Share this on Twitter Share this on Facebook Share this on Linked In Share this by Email

Student loan repayment: You have options

By Kyle W. Nageotte

Kyle NageotteThe numbers seem staggering: More than eight of every 10 of California’s new lawyers enter the workforce with some kind of student loan debt.

This debt, which in many cases exceeds $100,000, can be crippling on a new attorney’s finances and significantly influence the profession’s ability to provide legal services to California’s diverse population.

Discussing student loan debt may be uncomfortable. But it’s important for new attorneys to do their research, make a plan and act swiftly to ensure they receive the benefits of the various public and private loan repayment options. The following are a few items new attorneys should consider while getting started.

1. Get organized. It’s crucial for new attorneys to understand what their total debt load is, who their loan servicer is and what types of loans they have in order to make the best-informed decisions regarding loan repayment.

The first issue many debtors face is the issue of consolidation. Consolidating student loans puts all of your existing qualifying loans into the Federal Loan Forgiveness Program with the U. S. Department of Education. Consolidation allows a borrower to pay a single monthly payment, have a single loan servicer and access alternative repayment plans. Consolidating student loans, however, can change your interest rates, grace periods and loan servicers. It’s important to consider and understand all of the terms and conditions associated with any consolidation before moving forward.

A great resource for many borrowers are their current loan servicers. Staying in contact with your loan servicers is important, especially if you are seeking forbearance or claiming financial hardship. Dealing with your loans sooner rather than later can help avoid many painful consequences, such as your ability to take advantage of the federal repayment programs, or an adverse credit score.

2. Repayment options. The Federal Loan Forgiveness Program has several different repayment plans to help you manage your loans, which in turn will allow you to concentrate on your practice. A useful tool is the “Repayment Estimator,” which is available on This estimator displays all of the repayment programs you qualify for, your estimated monthly payment for each repayment program and the estimated amount of time it will take to pay off your loans based on your income and family size.

Depending on the amount of your loans, family size and income, you may have the option to select among the standard, graduated, extended, income-contingent and income-based repayment plans. It is important to understand the terms of each repayment plan, the monthly payments (which can increase or decrease based on changed circumstances) and the tax consequences associated with any loan amounts forgiven at the end of the repayment plan.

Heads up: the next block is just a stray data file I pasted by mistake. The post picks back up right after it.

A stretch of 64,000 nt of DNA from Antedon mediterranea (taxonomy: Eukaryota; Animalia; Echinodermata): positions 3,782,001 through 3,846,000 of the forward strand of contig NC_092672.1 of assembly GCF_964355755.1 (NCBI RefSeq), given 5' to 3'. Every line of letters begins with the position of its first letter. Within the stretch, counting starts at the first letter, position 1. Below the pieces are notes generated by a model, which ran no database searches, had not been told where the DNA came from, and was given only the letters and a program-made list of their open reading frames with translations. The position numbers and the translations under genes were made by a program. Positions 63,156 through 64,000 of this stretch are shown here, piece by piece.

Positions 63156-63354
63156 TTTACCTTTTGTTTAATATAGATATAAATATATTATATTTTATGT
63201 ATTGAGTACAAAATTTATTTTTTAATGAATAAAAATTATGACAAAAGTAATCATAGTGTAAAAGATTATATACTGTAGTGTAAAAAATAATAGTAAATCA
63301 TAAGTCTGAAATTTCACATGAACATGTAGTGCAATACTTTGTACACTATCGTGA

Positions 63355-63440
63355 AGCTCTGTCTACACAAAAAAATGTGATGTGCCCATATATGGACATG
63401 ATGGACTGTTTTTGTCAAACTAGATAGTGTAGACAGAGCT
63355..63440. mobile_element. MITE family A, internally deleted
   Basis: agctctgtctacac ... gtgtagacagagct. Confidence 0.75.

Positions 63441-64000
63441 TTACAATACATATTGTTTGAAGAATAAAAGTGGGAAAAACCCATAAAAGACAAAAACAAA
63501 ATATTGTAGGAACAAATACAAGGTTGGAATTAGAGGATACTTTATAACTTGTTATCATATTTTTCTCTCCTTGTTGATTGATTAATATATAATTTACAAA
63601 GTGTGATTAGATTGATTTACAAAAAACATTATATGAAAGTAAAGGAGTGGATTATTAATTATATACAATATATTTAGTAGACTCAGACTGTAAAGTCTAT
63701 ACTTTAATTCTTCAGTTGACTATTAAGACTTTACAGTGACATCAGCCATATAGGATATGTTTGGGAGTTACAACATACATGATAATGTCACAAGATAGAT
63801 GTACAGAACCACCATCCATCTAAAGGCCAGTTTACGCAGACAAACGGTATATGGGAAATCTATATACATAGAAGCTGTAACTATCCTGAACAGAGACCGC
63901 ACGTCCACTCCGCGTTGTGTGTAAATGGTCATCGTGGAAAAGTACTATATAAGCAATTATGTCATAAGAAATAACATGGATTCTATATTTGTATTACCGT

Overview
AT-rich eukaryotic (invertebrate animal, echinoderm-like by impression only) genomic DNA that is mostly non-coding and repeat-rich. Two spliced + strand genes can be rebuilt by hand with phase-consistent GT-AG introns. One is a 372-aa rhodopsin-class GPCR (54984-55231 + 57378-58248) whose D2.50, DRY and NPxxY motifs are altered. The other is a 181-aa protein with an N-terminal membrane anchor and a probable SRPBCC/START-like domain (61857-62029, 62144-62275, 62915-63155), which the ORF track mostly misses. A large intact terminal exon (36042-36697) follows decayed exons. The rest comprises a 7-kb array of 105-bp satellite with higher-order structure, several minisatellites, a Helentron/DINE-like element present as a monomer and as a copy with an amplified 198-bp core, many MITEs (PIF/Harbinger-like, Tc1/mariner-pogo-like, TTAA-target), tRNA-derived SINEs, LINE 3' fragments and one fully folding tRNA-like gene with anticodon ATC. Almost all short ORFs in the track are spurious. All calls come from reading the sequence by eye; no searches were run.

A wonderful option for new lawyers entering the public or nonprofit sector is the Public Service Loan Forgiveness Program (PSLF). The program encourages attorneys to enter into and continue full-time public service employment by forgiving the remaining balance of their direct loans after they have made 120 qualifying payments while employed full-time by a public service organization. Currently, the amount forgiven under the program is not considered taxable income by the IRS. A major issue that borrowers should consider, however, is that Congress may change or discontinue the program at any time.

3. Permanent forbearance. Most student loans must be repaid even if a borrower does not finish his or her education, can’t find a job or is unhappy with the education he or she received. There are, however, several circumstances that may lead to the permanent forbearance of a borrower’s loans, including the “Closed School Discharge,” the “Total and Permanent Disability Discharge” and the “Death Discharge.” It is very rare for student loans to be discharged in bankruptcy, so it is important for borrowers to keep in touch with their loan servicers in order to understand all of their options should they face financial difficulties.

4. Private loan options. Another option for new lawyers is to leave the federal system and refinance their loans with a private lender. This option may lead to lower interest rates and additional repayment options. As with the federal repayment plans, borrowers should research all of their private options to find the best fit for them.

Although student loan debt may not be something most new lawyers want to deal with, especially while just getting started in their careers, it is important that you do your research, know your options and address your debt earlier rather than later. There are countless resources available online, at local bar associations and from the State Bar of California.

Don’t be afraid to ask your friends and colleagues how they’re handling their loans. While it may be uncomfortable at first, there is some comfort in knowing that we’re all in the same boat.

Kyle Nageotte practices labor and employment law. He is vice chairman-elect of the State Bar of California Young Lawyers Association (CYLA). CYLA is the nation's largest association of young lawyers with more than 55,000 members. For more information about CYLA go to http://dnn-cyla. This article originally appeared in the winter issue of the 2015 CYLA eNews and is reprinted here with permission.